Denouncing the evil lie of white supremacy

The right-wing extremists aren't counting on support from most white people. Just silence.
August 16, 2017
clergy marching in Charlottesville
Faith leaders' action in Charlottesville, Virginia, on August 12, 2017. Steven Martin/National Council of Churches.

The neo-Nazis and white supremacists who gathered in Charlottes­ville—and who plan to gather again in other places in coming months—did not hold their rally to persuade people of the rightness of their cause. They gathered to intimidate and to terrify. One of them used a car as a deadly weapon against counterdemonstrators. The entire rally was an act of terrorism—intended to demonstrate power, stimulate fear, and provoke Americans’ deepest anxieties.

The extremist right-wing groups are not counting on majority support, but they are counting on majority silence. They do not expect media adulation, but they are eager for media attention. And they are emboldened by the president. For all these reasons, it is crucial for Americans—especially white Americans—to find every way they can to loudly and clearly condemn white supremacy for what it is: an evil lie and a dangerous cancer in a nation that seeks to provide dignity and justice for all.

White supremacy must not only be denounced; it must also be renounced through concrete acts. This can take various forms—beginning with putting one’s moral convictions and one’s body on the line the way that clergy and other leaders did in Charlottesville, opposing the hate groups with their public presence. The president and his administration can take the concrete step of funding—rather than eliminating—programs that counter white extremist groups. State and municipal leaders can take the concrete step of removing monuments in public spaces that celebrate the Confederacy, explaining to their constituents why this action helps move the nation toward a better future for all Americans.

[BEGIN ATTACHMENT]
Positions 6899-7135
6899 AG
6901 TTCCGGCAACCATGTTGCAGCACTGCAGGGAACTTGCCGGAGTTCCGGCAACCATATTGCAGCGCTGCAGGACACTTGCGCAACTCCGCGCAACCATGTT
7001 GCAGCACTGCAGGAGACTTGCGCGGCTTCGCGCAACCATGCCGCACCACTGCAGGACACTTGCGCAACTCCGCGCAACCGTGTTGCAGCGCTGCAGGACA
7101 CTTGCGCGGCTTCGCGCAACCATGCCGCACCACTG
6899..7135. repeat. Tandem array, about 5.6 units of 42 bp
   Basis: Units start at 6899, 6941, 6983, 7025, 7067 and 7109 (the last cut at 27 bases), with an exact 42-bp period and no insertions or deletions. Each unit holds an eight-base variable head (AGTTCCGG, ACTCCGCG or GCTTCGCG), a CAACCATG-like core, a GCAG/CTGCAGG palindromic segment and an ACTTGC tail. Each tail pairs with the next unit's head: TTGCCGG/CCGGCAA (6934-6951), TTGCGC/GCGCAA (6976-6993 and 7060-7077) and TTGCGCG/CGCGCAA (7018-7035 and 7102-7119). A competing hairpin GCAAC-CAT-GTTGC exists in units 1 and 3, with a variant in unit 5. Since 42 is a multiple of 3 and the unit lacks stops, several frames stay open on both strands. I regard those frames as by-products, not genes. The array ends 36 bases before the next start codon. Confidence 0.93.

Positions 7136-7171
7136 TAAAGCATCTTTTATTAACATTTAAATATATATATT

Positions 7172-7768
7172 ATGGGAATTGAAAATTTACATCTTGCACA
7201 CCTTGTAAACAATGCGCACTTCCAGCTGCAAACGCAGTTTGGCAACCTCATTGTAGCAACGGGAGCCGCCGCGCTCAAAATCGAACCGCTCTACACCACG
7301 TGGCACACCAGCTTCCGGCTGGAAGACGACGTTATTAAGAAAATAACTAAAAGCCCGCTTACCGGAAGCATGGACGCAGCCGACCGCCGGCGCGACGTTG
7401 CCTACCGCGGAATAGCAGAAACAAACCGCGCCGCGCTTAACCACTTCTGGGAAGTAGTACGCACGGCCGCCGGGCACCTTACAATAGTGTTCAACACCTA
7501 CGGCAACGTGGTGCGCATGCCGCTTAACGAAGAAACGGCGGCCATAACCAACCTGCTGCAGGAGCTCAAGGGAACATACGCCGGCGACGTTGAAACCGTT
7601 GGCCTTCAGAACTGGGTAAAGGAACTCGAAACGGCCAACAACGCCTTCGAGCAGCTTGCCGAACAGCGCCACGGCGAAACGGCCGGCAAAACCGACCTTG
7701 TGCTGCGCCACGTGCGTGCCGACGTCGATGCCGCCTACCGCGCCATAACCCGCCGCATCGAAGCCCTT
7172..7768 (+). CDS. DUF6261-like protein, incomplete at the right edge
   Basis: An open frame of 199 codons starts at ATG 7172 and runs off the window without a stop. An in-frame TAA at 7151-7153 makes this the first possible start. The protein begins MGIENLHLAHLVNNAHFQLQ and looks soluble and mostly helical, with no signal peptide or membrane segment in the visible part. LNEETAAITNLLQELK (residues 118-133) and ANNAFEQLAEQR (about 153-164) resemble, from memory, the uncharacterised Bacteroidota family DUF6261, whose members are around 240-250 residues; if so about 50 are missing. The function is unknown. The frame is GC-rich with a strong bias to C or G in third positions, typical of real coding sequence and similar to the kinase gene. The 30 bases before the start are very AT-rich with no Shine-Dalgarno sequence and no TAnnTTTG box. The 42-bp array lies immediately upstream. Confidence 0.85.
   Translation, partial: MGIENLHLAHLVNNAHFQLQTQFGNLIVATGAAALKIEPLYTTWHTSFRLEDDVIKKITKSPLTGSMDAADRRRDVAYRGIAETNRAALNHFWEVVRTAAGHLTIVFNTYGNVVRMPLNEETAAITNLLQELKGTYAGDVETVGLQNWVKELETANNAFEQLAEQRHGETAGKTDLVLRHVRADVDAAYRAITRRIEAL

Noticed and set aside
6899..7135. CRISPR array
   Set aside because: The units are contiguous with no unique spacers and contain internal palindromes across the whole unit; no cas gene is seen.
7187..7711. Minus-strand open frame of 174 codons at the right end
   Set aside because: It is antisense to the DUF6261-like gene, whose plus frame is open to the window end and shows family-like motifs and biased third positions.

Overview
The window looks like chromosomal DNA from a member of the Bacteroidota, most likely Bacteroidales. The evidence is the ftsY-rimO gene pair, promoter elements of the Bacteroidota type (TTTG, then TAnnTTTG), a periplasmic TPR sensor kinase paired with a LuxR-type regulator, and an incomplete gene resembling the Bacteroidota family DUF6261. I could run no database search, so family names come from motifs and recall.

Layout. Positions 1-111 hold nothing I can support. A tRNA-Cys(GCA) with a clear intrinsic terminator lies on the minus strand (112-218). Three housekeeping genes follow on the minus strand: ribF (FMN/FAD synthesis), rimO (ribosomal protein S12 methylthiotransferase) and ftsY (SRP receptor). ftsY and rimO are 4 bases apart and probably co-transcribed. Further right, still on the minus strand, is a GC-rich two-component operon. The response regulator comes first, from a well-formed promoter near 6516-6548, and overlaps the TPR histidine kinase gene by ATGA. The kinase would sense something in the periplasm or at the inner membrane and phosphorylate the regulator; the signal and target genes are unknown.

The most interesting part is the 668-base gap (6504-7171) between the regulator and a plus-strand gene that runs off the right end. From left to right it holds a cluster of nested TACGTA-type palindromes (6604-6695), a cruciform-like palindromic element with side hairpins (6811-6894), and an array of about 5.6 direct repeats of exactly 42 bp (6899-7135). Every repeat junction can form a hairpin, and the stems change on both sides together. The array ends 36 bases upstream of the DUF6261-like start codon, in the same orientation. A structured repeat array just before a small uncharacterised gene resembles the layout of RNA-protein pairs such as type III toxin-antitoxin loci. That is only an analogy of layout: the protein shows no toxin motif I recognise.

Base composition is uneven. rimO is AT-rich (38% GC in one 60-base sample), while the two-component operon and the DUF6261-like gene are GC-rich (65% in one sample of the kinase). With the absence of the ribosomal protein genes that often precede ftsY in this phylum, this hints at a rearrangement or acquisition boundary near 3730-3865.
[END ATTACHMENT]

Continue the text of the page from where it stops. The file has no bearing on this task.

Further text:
Renouncing white supremacy also involves the difficult work of acknowledging all the ways it continues to shape American life, whether in policing, economic and educational opportunity, immigration, or foreign policy. White supremacy is at work whenever there’s an assumption that white people’s peace, security, and thriving are somehow superior to or more important than other people’s.

White people of conscience may like to think of themselves as categorically different from the white supremacists who marched in Charlottesville. But they should recognize that the extremists imagine themselves to be acting on behalf of all white people. That logic must be rejected completely and exchanged for a vision of a racially inclusive future.

Speaking last year, activist and author Adrienne Maree Brown said that racist realities in America “are not getting worse. They are getting uncovered. We must hold each other tight and continue to pull back the veil.”

In Charlottesville, the veil was pulled back further on the twisted logic, inherent violence, and historical resonance of white supremacy. Those who see it are called to act nonviolently but decisively to oppose it.

A version of this article, which was edited on August 25, appears in the September 13 print edition under the title “Denouncing the evil lie of white supremacy.”

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